View Poll Results: Which would you get?

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  • SW 637

    2 13.33%
  • SW 642

    10 66.67%
  • SW 442

    3 20.00%
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  1. #1
    AJAnello78 is offline Junior Member
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    New to J Frames, Need Advice

    Hey guys, so im looking into SW J Frame Revolvers. i really like the look of the 637 however, A lot of people from multiple place, here and the range etc. Said that i shoiuld look into the 642. My purpose is to have a loaded gun in the house and obviously home defense. I have a Sig P226 that i just got but i would like to have a nice little revolver in my collection also. Please shed some light on me between the two besides DA and SA. Is the 637 with the hammer open and sticking out of the frame a problem such as flint? i know very little about the J Frames. All i know if that 637 is DA/SA unlike the 642 which is only DA since the hammer is cover inside the fame. Sorry if i sound like a newby. Just want to get the right gun for the right purposes.

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  3. #2
    denner's Avatar
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    I prefer the 637. The only reason in my opinion to opt for the DAO 642 is if your looking for deep concealment under clothing. I've carried the 637 in a IWB holster and I have not had any issues drawing the pistol and having it snag up on anything. I also prefer the traditional look of the 637 and having the option to shoot in SA. If for home defense I'd opt for the 637 and no issue with lint in my experience. I've heard the 638 w/ the shrouded hammer has had some complaints w/ lint, but I don't know because I've never owned one.

  4. #3
    KampfJaeger's Avatar
    KampfJaeger is offline Junior Member
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    I'm X2 on that comment.

  5. #4
    Cait43's Avatar
    Cait43 is online now Member
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    There is no one right answer..... Weapon choice is really a personal one..... What I like might not be to your liking.... There are various factors to consider when choosing a weapon.....

    Best advise is if you can get the opportunity to handle and fire the different weapons you are interested in..... That is a huge plus....... Good luck..........

  6. #5
    AJAnello78 is offline Junior Member
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    even with the flint issues?

  7. #6
    denner's Avatar
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    Quote Originally Posted by AJAnello78 View Post
    even with the flint issues?
    What flint issues? You mean lint? No lint or flint issues w/ the 637, promise. If the guys from the multiple places and at your range are telling you the 637 has lint or flint issues tell them they know not what they speak. Other than what I stated above about the 642 the reasoning I suppose is that in a self defense situation it is better to opt for the DA pull in most all scenarios instead of cocking the hammer in a self defense situation, so in that line of thought why do you need a SA. But I enjoy shooting the SA as it can be very accurate especially for those longer shots. As cait 43said it's a personal choice, you asked for advice and I gave you mine concerning a firearm I own and really like. Be safe and good shooting.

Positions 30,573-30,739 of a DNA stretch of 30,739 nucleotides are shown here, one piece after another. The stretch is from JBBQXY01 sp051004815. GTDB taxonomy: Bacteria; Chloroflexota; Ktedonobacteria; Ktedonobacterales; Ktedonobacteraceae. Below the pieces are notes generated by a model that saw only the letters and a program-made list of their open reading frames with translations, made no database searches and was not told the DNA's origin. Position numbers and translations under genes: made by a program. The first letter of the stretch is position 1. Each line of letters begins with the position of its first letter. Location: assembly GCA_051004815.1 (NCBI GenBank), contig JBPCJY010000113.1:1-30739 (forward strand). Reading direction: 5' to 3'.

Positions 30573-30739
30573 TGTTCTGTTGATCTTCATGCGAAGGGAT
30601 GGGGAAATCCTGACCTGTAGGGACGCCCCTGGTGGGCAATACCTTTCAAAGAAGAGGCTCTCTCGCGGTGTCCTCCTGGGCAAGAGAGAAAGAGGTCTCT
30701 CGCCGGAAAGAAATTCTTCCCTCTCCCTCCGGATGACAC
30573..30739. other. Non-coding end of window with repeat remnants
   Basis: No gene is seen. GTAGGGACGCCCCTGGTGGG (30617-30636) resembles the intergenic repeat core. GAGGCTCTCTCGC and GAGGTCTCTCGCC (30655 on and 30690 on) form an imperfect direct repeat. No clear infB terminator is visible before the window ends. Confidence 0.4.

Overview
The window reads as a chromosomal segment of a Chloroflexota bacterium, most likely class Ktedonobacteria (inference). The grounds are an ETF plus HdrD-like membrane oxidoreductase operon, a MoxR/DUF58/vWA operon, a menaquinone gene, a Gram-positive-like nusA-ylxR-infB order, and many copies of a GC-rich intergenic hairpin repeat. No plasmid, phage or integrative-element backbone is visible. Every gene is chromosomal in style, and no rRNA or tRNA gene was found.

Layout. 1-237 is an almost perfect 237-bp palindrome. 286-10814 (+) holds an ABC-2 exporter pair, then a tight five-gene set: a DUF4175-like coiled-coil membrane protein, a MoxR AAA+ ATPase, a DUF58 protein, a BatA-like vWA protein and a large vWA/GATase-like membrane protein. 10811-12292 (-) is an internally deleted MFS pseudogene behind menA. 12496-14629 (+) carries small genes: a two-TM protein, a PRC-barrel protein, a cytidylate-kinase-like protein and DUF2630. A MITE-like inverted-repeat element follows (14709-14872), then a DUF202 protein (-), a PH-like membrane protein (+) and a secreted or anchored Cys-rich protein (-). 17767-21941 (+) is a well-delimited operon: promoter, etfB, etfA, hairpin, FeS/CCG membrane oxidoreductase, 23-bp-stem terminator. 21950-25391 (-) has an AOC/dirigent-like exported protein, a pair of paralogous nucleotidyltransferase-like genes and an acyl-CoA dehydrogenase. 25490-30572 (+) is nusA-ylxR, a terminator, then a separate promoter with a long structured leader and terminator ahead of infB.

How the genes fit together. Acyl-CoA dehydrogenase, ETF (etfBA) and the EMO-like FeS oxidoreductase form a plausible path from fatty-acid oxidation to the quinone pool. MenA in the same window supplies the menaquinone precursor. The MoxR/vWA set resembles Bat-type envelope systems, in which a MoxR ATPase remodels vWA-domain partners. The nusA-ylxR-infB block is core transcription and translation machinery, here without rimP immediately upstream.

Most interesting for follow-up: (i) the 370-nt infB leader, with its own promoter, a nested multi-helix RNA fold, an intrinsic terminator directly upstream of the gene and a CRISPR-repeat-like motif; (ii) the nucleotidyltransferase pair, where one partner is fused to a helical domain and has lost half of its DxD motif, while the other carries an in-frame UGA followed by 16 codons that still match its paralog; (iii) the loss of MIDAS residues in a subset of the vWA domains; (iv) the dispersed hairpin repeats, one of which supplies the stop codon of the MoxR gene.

8. #7
    Cait43's Avatar
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  9. #8
    denner's Avatar
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  10. #9
    Cait43's Avatar
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  11. #10
    Steve M1911A1's Avatar
    Steve M1911A1 is online now Senior Member
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    Short-barrel, double-action revolvers are very difficult to shoot accurately, effectively, and well. They are not beginners' guns.
    Before buying a snubbie, you need to know how to shoot a pistol really well, and you need a lot of practice with trigger control.

    We have a S&W Airweight Bodyguard (shrouded-hammer J-frame). When carried in a proper belt holster, there are no lint problems. However, pocket carry, even in a holster, is quite another kettle of fish.

    My wife likes the S&W snubbie we own as a carry piece, but she can't shoot it comfortably because its recoil makes it twist in her hand. Therefore, practice with it is an "ain't gonna happen." Instead, she prefers to shoot her Kel-Tec P3AT. She's quite good with it, so that's what she carries.
    To be truthful, the 638 twists in my hand too. I can hit with it, but I'd rather shoot my pocket-size .45 semi-auto, or the medium-size .380 pistol I normally carry.

  12. #11
    Cait43's Avatar
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    Charter Arms 9mm Pitbull Revolver
    No moon clips needed
    79920 9 mm Pitbull Rimless Revolver

    Charter Arms .40 caliber Pitbull Revolver
    No moon clips needed
    http://www.charterfirearms.com/produ...bull_74020.asp

  13. #12
    shaolin's Avatar
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    I own both of these snub nose pistols and I like the 637 better.

  14. #13
    rex
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    About the only benefit from a shrouded hammer revolver is you can shoot it from a pocket (like your jacket,not pants pocket) if need be and the gun will go off with no chance of the pocket or lining material wrapping in between the hammer and frame causing no boom.This is normally a carry where you don't have it in a pocket holster and are forced or stumble into a bad area.When the signs dictate it you just put your hands in your pockets and hold the gun just in case.If you do need to use it,the preferred way is push your hand,gun and jacket out forward some to get the cylinder gap in front of you,if you shoot your jacket is junk from the flames and spatter coming from the cylinder gap,but a jacket is the least of your worries if you had to do it.You could pull the trigger with the gun back at your body,but I wouldn't if I didn't have to.